Since 2016, the physician community has been actively involved in efforts to engage the General Assembly in dialogue which would result in the passage of a thoughtful, statewide phase-out of the COPN Regulatory process. Following the 2017 General Assembly Session and much discussion with senior members of the House of Delegates and Senate, it was decided to try a different approach and introduce individual project exemption legislation.
The Coalition began reaching out to physician practices across the Commonwealth resulting in twenty-five individual COPN exemption bills being introduced during the 2018 General Assembly Session - fifteen House bills and ten Senate bills. Of the original fifteen House bills, one bill calling for statewide repeal of COPN was carried over to the 2019 Session; twelve House bills did not advance beyond the subcommittee level and two House bills survived the House and are now awaiting committee action in the Senate. Of the ten Senate bills, one made it through the committee process, but did not pass the full Senate; one was carried over to the 2019 Session and one was withdrawn by the Patron at the request of the physician practice. The remaining seven bills were combined into one omnibus bill which passed out of the Senate but did not survive the House committee.
Of note, three orthopaedic groups, Atlantic Orthopaedic – Wilford Gibson, MD, Hampton Roads Orthopaedics and Sports Medicine – Daniel Cavazos, MD and OrthoVirginia had project exemption bills which were included in the omnibus bill that passed the full Senate. This is the first time a bill has been passed by the Senate and sent to the House of Delegates for their consideration. These practices were fully engaged in the advocacy efforts that made it possible to move this piece of legislation so far along in the process this year.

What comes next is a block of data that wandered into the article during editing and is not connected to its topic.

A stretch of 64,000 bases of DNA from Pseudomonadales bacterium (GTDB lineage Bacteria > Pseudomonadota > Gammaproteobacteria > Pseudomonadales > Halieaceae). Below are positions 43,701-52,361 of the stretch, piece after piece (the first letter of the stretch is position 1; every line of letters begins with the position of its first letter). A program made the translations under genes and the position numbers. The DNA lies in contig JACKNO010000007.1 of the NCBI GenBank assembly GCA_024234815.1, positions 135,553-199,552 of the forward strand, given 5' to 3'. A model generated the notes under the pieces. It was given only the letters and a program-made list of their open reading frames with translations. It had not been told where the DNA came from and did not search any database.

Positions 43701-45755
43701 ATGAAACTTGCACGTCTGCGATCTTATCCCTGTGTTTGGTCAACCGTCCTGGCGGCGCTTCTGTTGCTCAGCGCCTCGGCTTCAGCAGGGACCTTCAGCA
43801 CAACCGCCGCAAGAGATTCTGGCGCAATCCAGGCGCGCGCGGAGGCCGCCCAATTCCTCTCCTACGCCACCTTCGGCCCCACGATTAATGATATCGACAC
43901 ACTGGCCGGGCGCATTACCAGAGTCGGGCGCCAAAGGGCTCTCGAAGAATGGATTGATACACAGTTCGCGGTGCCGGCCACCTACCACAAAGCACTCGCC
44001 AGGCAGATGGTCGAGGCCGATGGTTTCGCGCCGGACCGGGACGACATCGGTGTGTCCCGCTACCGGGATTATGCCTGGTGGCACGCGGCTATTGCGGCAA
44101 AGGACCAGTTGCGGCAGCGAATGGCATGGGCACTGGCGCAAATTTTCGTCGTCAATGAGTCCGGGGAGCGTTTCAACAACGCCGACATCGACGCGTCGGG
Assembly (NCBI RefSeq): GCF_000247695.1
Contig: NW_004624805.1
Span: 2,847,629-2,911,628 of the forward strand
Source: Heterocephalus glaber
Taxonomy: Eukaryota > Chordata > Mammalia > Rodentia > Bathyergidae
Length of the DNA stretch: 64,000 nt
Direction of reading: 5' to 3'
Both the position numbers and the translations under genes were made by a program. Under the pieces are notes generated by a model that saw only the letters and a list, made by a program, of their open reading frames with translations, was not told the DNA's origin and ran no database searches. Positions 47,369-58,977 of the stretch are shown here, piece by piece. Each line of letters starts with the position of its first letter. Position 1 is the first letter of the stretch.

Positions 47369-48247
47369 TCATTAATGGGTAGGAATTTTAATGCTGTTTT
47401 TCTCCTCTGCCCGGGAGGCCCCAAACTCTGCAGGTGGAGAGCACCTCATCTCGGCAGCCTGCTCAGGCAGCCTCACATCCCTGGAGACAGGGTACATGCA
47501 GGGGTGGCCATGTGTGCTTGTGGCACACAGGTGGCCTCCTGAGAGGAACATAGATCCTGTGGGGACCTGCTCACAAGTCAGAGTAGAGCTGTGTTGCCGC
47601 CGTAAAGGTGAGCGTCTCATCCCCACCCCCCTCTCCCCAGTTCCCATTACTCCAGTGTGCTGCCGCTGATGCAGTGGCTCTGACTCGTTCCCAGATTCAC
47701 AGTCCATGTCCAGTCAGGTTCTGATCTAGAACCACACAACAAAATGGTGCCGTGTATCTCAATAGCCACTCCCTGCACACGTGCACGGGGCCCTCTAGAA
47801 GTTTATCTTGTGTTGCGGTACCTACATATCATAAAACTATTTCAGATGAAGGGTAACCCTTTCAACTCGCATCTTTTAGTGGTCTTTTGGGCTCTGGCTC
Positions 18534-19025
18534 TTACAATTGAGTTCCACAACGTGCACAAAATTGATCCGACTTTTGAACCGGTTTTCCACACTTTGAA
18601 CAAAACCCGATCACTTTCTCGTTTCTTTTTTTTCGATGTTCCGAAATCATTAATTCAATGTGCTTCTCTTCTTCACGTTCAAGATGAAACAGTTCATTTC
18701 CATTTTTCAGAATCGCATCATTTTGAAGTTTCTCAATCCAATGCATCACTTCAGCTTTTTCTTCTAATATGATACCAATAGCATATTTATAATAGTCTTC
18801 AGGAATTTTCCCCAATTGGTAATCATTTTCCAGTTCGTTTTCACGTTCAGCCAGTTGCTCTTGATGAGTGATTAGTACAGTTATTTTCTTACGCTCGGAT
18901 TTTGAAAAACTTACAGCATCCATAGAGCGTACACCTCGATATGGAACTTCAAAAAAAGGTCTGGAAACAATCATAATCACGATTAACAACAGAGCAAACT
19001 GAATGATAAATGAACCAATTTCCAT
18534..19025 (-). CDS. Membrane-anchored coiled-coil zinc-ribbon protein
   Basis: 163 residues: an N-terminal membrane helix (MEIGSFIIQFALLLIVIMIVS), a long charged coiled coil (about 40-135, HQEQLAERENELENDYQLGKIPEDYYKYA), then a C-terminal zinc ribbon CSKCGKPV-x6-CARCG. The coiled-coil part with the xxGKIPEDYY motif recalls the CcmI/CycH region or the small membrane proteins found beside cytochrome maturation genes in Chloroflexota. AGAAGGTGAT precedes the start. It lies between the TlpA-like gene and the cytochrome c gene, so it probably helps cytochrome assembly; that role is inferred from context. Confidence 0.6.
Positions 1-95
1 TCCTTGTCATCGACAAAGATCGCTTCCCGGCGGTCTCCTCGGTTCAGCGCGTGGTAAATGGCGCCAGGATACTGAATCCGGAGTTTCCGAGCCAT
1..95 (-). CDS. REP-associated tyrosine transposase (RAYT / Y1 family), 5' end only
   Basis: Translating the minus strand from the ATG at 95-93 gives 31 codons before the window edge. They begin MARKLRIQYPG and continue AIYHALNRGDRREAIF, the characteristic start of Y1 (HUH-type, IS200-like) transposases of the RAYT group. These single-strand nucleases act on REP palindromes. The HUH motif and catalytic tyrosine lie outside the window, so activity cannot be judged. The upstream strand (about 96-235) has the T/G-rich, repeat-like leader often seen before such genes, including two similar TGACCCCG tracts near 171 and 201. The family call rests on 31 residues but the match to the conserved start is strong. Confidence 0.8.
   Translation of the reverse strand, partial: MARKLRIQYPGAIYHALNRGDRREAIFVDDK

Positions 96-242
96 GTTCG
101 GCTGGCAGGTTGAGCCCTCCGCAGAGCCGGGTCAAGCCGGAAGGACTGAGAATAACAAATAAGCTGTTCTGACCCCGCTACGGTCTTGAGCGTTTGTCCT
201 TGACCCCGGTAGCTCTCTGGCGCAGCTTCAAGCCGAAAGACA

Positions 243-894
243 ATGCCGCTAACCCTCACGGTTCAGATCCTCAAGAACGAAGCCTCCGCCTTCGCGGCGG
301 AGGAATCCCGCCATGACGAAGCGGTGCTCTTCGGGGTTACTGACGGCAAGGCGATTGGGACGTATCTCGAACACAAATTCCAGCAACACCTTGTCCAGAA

Through the Coalition to Reform COPN website we now have over 2,000 individuals who have signed up to receive our legislative action alerts. In addition, we provided action alert links to physician practices around the state who included the links in their electronic communications which helped increase our ability to connect constituents with their legislators.
Because of the large number of bills introduced this year and the increased focus on the ongoing problems inherent to the COPN process, we are hearing more legislators say the process is broken and must be fixed. When we began this initiative, the political landscape in Virginia was significantly different than it is today. Last November Virginia held statewide elections, but more importantly, all 100 seats in the House of Delegates were up for election and the House went from a 64-36 Republican majority to a 51-49 Republican majority. It should be noted that several key legislators who have consistently supported our efforts since 2016 did not return to the House of Delegates for the 2018 Session either due to retirement or defeat during November’s elections. There is a learning curve for the new members and a lot of educating that has been undertaken but must be continued.
April 20-22, 2018
|The Greenbrier Resort|
|White Sulphur Springs,|
|May 5-6, 2018|
|Get more information|